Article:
- And Valdez saw 15.2 inches of snow Sunday, shattering the 2001 record of 10.5 inches.

- The Anchorage Daily News reports that the city's average snowfall each winter is 74.5 inches. As of Friday, it had already seen 70 inches.

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Filed under: Alaska • U.S. • Weather
soundoff (194 Responses)
  1. hardwired7

    Cold Bay, AK

    The name alone makes me want to shiver.

    January 9, 2012 at 8:21 pm | Report abuse |
  2. RD

    Snow in alaska? Ya don't say.

    January 9, 2012 at 8:36 pm | Report abuse |
  3. sam

    Bunch of crybaby wussies. Wah! It snowed too much. Wah! Give me a break. Try taking an arrow to the knee like I did and then let me know how you like your snow.

    January 9, 2012 at 8:56 pm | Report abuse |
    • Phil

      Fail for the Skyrim reference. No internets for you.

      January 9, 2012 at 8:59 pm | Report abuse |
    • lisa

      Fus snow dah?

      January 9, 2012 at 10:22 pm | Report abuse |


    January 9, 2012 at 9:03 pm | Report abuse |
  5. American Public

    Reminds me of a Little House on the Prairie episode when it snowed so much they had to leave the house from the upstairs window.

    January 9, 2012 at 9:18 pm | Report abuse |
  6. Rob

    Stop your whinning! Back when i was young we would walk to school 3 miles each way, with books made out of ice weighing 42 pounds each in snow deeper than this! We would have to read fast because the damn books would melt and we would have to run back 3 miles to get some more from the house! Ok...maybe exagerating a bit, but my Grandpa would be proud! Sounds just like something he would say!

    January 9, 2012 at 9:22 pm | Report abuse |
    • ComeOnMan9

      To borrow a line from Robin Harris, is that why you did not graduate, you was too tired?

      January 9, 2012 at 9:38 pm | Report abuse |
    • BBPatriot

      You had books?

      January 9, 2012 at 9:55 pm | Report abuse |
    • augustghost

      and you walked to school barefoot...uphill....both ways....and you ate dirt for breakfast and were grateful for it!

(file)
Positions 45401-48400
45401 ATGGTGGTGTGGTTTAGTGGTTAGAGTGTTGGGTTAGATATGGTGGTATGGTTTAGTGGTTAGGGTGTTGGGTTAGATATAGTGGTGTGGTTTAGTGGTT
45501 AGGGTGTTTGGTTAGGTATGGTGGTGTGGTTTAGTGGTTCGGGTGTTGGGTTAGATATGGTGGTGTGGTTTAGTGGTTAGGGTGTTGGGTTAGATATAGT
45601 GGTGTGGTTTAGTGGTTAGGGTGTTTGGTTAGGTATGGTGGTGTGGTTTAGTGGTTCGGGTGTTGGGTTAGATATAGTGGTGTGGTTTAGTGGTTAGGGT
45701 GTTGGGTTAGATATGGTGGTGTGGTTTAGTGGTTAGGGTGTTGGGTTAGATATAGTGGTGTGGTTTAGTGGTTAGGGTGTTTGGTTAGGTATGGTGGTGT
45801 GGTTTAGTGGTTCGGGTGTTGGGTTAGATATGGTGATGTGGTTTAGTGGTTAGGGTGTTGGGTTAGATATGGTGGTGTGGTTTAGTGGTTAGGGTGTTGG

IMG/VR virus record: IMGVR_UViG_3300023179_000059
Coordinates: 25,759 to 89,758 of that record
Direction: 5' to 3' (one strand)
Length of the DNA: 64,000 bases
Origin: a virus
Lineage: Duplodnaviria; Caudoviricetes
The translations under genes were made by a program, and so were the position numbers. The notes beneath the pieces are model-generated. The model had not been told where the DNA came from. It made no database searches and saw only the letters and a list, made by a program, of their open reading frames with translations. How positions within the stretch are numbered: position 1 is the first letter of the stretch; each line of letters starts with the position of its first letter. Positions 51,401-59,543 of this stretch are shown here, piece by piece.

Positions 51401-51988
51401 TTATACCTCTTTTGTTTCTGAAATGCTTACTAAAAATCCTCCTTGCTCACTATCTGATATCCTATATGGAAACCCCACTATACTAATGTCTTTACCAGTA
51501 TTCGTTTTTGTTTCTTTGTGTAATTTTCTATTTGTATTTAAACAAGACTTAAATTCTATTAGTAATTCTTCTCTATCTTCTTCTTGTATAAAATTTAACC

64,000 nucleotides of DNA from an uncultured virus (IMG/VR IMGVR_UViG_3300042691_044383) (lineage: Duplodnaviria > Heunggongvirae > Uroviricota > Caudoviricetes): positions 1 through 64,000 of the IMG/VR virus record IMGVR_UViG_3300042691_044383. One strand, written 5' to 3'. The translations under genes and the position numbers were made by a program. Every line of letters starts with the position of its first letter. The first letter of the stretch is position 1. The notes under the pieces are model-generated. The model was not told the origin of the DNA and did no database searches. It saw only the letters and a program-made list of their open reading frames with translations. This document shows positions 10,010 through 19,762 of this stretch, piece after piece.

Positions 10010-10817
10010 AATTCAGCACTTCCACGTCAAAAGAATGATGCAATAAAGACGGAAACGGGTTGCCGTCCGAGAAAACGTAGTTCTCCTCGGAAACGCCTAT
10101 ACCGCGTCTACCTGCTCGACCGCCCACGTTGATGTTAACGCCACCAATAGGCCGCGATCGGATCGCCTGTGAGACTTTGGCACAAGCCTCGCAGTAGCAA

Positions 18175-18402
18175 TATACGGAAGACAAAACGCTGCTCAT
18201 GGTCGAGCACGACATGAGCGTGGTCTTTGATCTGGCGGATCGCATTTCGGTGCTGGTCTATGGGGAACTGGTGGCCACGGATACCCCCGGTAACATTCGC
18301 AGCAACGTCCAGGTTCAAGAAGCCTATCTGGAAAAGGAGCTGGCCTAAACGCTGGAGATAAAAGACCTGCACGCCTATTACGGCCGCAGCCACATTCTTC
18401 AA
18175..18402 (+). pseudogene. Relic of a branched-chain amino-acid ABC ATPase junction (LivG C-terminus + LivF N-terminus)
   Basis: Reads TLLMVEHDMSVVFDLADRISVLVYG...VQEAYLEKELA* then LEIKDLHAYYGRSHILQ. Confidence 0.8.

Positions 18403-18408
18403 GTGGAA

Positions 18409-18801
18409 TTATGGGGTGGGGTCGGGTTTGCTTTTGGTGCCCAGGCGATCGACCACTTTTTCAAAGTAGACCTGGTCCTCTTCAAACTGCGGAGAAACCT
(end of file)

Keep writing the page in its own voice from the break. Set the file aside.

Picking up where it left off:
January 9, 2012 at 10:16 pm | Report abuse |
  7. Mary

    I don't care where you live, that's still a lot of snow to handle. Apparently Alaska doesn't see that much snow most of the time.

    January 9, 2012 at 9:22 pm | Report abuse |
  8. Dave

    In Kentucky they have "walk-out" basements, in Alaska they have walk-out attics.

    January 9, 2012 at 9:31 pm | Report abuse |
  9. Dan

    Glad someone is getting record snow, even if it is the place that should have record snow most of the year. Send some this way!

    January 9, 2012 at 9:36 pm | Report abuse |
  10. TORI©

    @amanda-what part of AZ got a blizzard. In PHX and TUC there was some cold weather and the miserable haboub dust storms.

    January 9, 2012 at 9:39 pm | Report abuse |
  11. indianinusa

    what happened to the Global Warming Doomsday Cult and its messiah Al Gore who wants taxpayer money in exchange for pieces of paper on which he will write "carbon credits?" Guess that will control the weather on a daily basis. BTW, Al Gore lives a carbon neutral lifestyle because he buys carbon offsets from his investment firm!

    January 9, 2012 at 10:02 pm | Report abuse |
    • Truth Hurts

      "Global Warming" is a misnomer. It is actually climate change and climate change is occurring without question. The debate is whether or not it is man made. Your remark is simply ignorant.

      January 9, 2012 at 10:32 pm | Report abuse |
  12. gary

    the climate is changing and we did it

    January 9, 2012 at 10:10 pm | Report abuse |
  13. cpc65

    Note to self: Do NOT move to Cordova, AK!

    January 9, 2012 at 10:11 pm | Report abuse |
  14. PatriciaD

    I hate snow!

    January 9, 2012 at 10:19 pm | Report abuse |
  15. Uncle George

    Is it true the town officially banned the song "Let it snow! Let it snow! Let it snow!" ?

    January 9, 2012 at 10:31 pm | Report abuse |